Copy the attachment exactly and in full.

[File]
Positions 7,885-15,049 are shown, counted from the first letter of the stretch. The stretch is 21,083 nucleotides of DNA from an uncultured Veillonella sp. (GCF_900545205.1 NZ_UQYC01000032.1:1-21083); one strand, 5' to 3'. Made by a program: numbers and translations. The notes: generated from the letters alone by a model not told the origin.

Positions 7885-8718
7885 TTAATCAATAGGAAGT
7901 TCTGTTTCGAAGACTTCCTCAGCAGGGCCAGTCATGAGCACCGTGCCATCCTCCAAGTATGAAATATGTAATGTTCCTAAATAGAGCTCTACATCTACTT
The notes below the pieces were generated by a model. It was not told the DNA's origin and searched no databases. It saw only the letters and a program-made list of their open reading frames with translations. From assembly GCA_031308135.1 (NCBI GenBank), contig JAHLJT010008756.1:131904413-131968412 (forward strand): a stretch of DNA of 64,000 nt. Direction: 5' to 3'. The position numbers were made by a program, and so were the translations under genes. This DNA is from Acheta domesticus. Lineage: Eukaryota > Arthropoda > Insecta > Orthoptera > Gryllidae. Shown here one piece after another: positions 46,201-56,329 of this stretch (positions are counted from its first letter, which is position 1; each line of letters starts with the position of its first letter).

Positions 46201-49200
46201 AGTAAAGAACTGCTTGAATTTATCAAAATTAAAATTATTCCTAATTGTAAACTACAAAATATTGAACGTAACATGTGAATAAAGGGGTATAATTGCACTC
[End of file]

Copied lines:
Positions 7,885-15,049 are shown, counted from the first letter of the stretch. The stretch is 21,083 nucleotides of DNA from an uncultured Veillonella sp. (GCF_900545205.1 NZ_UQYC01000032.1:1-21083); one strand, 5' to 3'. Made by a program: numbers and translations. The notes: generated from the letters alone by a model not told the origin.

Positions 7885-8718
7885 TTAATCAATAGGAAGT
7901 TCTGTTTCGAAGACTTCCTCAGCAGGGCCAGTCATGAGCACCGTGCCATCCTCCAAGTATGAAATATGTAATGTTCCTAAATAGAGCTCTACATCTACTT
The notes below the pieces were generated by a model. It was not told the DNA's origin and searched no databases. It saw only the letters and a program-made list of their open reading frames with translations. From assembly GCA_031308135.1 (NCBI GenBank), contig JAHLJT010008756.1:131904413-131968412 (forward strand): a stretch of DNA of 64,000 nt. Direction: 5' to 3'. The position numbers were made by a program, and so were the translations under genes. This DNA is from Acheta domesticus. Lineage: Eukaryota > Arthropoda > Insecta > Orthoptera > Gryllidae. Shown here one piece after another: positions 46,201-56,329 of this stretch (positions are counted from its first letter, which is position 1; each line of letters starts with the position of its first letter).

Positions 46201-49200
46201 AGTAAAGAACTGCTTGAATTTATCAAAATTAAAATTATTCCTAATTGTAAACTACAAAATATTGAACGTAACATGTGAATAAAGGGGTATAATTGCACTC